Djokovic To Be Deported After Losing Appeal
Novak Djokovic is scheduled to be deported from Australia after a judge denied his appeal against the government canceling his visa due to his refusal to get vaccinated.
Djokovic had challenged the cancellation of his visa by Immigration Minister Alex Hawke, claiming he was a menace to public order because his presence would foster an anti-vaccination attitude during Australia’s worst virus epidemic. more
The Federal Court ruled on the lawfulness and legitimacy of the minister’s decision based on the three grounds of appeal Djokovic’s team filed.
When the administration will attempt to remove Djokovic was unclear.
- Australia Cancels Novak Djokovic’s Visa For The Second Time
- Djokovic Facing Deportation After Australia Cancels Visa
On Monday, the world’s best tennis player was held by immigration officials, released, and then detained again before a match. more
The Serbian champion was led to his lawyer’s office on Sunday morning after spending the night in an immigration detention hotel on Saturday.
Djokovic had a visa to travel to Australia, and a COVID-19 infection on December 16 gave him a medical exemption from the Open’s vaccine regulations. Tennis Australia arranged the exemption.
The government decided recent infection alone did not match its conditions for an exemption, causing significant criticism in Australia, which has among of the world’s strongest COVID-19 lockdowns and where over 90% of individuals are vaccinated.
The Djokovic visa drama has fueled a furious discussion about individuals who choose to remain unvaccinated as nations take further efforts to safeguard their citizens from the epidemic.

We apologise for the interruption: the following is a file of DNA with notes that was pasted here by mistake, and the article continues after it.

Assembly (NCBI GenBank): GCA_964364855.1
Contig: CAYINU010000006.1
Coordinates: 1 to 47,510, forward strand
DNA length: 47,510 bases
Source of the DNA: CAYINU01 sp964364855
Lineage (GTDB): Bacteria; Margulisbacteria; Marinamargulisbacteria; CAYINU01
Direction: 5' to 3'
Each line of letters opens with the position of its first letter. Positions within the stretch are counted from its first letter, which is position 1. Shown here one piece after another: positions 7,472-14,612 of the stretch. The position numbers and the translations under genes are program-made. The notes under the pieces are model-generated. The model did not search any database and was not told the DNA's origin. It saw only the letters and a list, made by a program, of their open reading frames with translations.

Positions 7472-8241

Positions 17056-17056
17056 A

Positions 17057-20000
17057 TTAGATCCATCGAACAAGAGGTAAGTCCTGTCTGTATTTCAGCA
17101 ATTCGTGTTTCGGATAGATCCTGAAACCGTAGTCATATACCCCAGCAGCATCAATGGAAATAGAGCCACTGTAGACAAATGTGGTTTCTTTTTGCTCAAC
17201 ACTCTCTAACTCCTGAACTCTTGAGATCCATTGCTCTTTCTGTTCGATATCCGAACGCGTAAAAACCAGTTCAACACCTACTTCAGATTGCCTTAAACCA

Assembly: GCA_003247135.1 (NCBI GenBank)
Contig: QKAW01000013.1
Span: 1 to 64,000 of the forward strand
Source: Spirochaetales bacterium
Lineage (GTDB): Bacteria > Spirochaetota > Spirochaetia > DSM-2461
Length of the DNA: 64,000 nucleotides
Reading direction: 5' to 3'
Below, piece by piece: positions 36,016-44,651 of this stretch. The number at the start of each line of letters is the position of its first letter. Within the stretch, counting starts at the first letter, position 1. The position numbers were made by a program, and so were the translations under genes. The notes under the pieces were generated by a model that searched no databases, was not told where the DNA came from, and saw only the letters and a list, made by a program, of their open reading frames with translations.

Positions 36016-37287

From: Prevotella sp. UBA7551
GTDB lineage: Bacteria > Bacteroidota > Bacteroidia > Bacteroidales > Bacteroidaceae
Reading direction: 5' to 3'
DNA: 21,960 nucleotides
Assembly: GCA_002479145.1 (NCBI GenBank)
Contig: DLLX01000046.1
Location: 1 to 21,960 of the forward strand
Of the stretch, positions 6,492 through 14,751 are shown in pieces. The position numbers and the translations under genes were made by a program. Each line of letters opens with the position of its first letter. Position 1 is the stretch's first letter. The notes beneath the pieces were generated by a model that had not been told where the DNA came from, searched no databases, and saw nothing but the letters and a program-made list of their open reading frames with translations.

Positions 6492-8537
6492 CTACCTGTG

Here’s Djokovic statement in full:
“I would like to make a brief statement to address the outcomes of today’s Court hearing.
“I will now be taking some time to rest and to recuperate, before making any further comments beyond this.
“I am extremely disappointed with the Court ruling to dismiss my application for judicial review of the Minister’s decision to cancel my visa, which means I cannot stay in Australia and participate in the Australian Open.
“I respect the Court’s ruling and I will cooperate with the relevant authorities in relation to my departure from the country.
“I am uncomfortable that the focus of the past weeks has been on me and I hope that we can all now focus on the game and tournament I love.
“I would like to wish the players, tournament officials, staff, volunteers and fans all the best for the tournament.
“Finally, I would like to thank my family, friends, team, supporters, fans and my fellow Serbians for your continued support. You have all been a great source of strength to me.”